I will write down the guidelines for determining the size when making wood carvings. Although some of this is intuitive, I hope it will help you in your consideration.
Since I am assuming that this will be made in the classroom, I will set the maximum size here to be something that can be carried in a backpack or the like and transported between home and the classroom.
If there are too many items to consider, it can be overwhelming, so I will explain them one by one below.
- Amount of engraving, precision, observation ability
Depending on the work, a smaller size may look cuter, or a larger size may be more impressive. Imagine a size that will bring out the full appeal of the work.
There are physical restrictions on where you can put it, so it will be easier to decide on the size if you have some idea of where you want to put it. When giving a gift, it's important to think about the recipient and imagine if the size of the gift would make them happy.
Amount of engraving, precision, observation ability
Generally, the larger the size, the more carving will be required, and the smaller the size, the less carving. Therefore, if the size is large, the main method is to reduce the amount by pounding, and if the size is small, the main method is to reduce the amount by using a chisel.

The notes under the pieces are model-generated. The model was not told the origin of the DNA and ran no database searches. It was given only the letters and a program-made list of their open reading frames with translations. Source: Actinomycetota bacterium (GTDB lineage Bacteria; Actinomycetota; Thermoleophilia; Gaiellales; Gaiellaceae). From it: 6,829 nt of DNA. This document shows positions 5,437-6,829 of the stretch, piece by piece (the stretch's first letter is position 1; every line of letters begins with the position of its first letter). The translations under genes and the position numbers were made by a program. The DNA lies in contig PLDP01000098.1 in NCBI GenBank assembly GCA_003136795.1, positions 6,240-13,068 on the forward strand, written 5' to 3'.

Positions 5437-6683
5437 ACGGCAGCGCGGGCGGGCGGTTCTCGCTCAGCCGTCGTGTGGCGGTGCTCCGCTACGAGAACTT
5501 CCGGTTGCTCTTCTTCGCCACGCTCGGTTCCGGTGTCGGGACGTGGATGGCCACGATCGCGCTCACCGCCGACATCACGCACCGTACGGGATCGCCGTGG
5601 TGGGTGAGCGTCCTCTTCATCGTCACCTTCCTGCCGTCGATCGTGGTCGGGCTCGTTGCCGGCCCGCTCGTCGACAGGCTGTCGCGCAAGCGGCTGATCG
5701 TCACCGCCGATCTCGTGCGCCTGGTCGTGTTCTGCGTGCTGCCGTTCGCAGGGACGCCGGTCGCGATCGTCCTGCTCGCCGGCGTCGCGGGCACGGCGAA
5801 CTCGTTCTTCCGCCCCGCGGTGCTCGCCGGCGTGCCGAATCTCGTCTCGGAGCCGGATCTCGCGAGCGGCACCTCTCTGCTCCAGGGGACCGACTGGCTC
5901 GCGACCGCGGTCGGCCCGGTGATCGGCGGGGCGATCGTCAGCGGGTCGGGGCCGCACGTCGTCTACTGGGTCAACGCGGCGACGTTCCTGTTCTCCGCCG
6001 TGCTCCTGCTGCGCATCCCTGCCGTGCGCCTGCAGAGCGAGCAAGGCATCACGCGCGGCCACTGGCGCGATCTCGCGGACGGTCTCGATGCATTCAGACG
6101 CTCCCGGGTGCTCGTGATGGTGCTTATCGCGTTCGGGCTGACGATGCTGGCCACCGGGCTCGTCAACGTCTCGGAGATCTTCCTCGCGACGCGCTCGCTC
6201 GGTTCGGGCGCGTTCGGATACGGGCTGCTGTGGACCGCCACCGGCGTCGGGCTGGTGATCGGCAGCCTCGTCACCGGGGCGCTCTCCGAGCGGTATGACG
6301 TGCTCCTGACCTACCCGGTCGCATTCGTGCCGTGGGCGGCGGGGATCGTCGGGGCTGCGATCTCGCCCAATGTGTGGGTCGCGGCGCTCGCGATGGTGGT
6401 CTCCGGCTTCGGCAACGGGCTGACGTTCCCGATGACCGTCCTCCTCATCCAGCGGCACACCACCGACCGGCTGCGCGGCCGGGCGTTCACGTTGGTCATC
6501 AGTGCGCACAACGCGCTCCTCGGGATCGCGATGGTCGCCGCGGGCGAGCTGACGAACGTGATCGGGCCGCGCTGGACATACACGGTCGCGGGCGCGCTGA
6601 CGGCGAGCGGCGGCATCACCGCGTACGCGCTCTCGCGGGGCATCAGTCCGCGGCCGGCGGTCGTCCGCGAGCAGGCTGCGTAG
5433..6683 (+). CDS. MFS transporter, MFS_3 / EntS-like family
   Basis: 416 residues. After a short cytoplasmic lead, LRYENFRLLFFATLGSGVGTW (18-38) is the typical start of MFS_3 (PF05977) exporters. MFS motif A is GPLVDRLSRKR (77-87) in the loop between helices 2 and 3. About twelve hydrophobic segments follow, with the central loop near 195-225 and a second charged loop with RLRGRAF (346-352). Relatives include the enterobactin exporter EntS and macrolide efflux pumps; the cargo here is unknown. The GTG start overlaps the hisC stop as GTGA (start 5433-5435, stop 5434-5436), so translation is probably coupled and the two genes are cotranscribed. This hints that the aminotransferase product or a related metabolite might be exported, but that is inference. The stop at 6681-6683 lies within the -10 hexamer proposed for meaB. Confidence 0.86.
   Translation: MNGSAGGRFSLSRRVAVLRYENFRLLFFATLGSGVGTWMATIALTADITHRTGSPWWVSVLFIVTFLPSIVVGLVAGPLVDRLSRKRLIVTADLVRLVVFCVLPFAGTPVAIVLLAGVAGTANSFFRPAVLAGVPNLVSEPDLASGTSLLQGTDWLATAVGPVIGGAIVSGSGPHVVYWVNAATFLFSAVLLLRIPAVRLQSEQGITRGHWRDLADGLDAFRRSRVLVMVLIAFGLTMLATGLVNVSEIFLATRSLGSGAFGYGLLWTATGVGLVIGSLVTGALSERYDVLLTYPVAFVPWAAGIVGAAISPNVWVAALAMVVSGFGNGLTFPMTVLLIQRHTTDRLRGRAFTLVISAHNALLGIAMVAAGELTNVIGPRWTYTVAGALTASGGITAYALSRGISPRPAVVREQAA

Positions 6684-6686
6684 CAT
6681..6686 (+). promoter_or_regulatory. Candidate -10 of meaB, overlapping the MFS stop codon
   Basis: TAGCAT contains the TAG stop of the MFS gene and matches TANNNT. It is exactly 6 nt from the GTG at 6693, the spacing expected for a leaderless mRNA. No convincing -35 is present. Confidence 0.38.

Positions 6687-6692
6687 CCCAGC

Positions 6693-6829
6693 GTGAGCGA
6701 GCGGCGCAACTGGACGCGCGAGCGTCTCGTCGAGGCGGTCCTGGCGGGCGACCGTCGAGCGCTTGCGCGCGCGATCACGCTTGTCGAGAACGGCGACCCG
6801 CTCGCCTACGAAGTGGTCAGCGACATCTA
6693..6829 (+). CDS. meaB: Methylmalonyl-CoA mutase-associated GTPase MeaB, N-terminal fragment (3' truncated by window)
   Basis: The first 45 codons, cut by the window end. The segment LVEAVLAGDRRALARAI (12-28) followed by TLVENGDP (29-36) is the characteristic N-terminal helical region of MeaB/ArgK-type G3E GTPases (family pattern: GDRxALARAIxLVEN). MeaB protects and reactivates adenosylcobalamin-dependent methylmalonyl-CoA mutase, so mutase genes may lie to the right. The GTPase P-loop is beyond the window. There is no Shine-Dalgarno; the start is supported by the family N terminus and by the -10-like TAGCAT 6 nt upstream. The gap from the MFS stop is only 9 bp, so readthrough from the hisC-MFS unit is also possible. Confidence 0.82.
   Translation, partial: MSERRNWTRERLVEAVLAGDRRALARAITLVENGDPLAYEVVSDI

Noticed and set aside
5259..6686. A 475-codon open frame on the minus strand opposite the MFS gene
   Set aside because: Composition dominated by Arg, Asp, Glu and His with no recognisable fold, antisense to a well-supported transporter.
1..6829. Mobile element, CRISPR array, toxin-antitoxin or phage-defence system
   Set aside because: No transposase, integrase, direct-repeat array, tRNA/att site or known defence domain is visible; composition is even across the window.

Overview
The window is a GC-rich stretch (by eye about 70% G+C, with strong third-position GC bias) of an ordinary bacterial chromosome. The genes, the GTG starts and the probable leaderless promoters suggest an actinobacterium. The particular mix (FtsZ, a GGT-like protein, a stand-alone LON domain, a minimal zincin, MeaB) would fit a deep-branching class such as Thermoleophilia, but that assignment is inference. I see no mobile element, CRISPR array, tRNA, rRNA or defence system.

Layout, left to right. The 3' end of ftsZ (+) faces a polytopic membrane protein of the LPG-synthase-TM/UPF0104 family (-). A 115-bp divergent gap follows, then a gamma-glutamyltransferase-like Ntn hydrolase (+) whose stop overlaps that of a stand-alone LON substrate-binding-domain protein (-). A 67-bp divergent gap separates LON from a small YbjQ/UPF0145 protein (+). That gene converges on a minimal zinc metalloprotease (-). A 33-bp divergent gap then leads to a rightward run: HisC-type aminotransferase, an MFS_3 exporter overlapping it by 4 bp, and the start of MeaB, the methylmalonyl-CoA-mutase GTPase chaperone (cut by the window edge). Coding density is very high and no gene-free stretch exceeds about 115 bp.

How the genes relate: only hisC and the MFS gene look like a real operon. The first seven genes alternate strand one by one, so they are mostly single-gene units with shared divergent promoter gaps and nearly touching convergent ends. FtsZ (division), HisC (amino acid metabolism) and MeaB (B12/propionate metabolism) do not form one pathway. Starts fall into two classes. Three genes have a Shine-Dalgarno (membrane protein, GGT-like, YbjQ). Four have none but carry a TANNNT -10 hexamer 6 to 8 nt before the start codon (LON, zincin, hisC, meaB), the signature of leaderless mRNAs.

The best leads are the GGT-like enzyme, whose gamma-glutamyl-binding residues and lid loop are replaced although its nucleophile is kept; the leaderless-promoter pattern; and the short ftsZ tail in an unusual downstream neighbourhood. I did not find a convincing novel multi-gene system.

Also, if the size is too small, the amount of carving at one time will have a big impact. For example, if you were to scale down a large carved wooden bear, you would need to move the chisel in small movements to carve it, which would require a great deal of skill to carve finely and to observe its fineness.
It is technically difficult to cover all sizes, so it is important to find other sizes that you are good at through experience.
Depending on the person, changing the size of the work may suddenly make them better or worse, so you need to persevere and not get discouraged.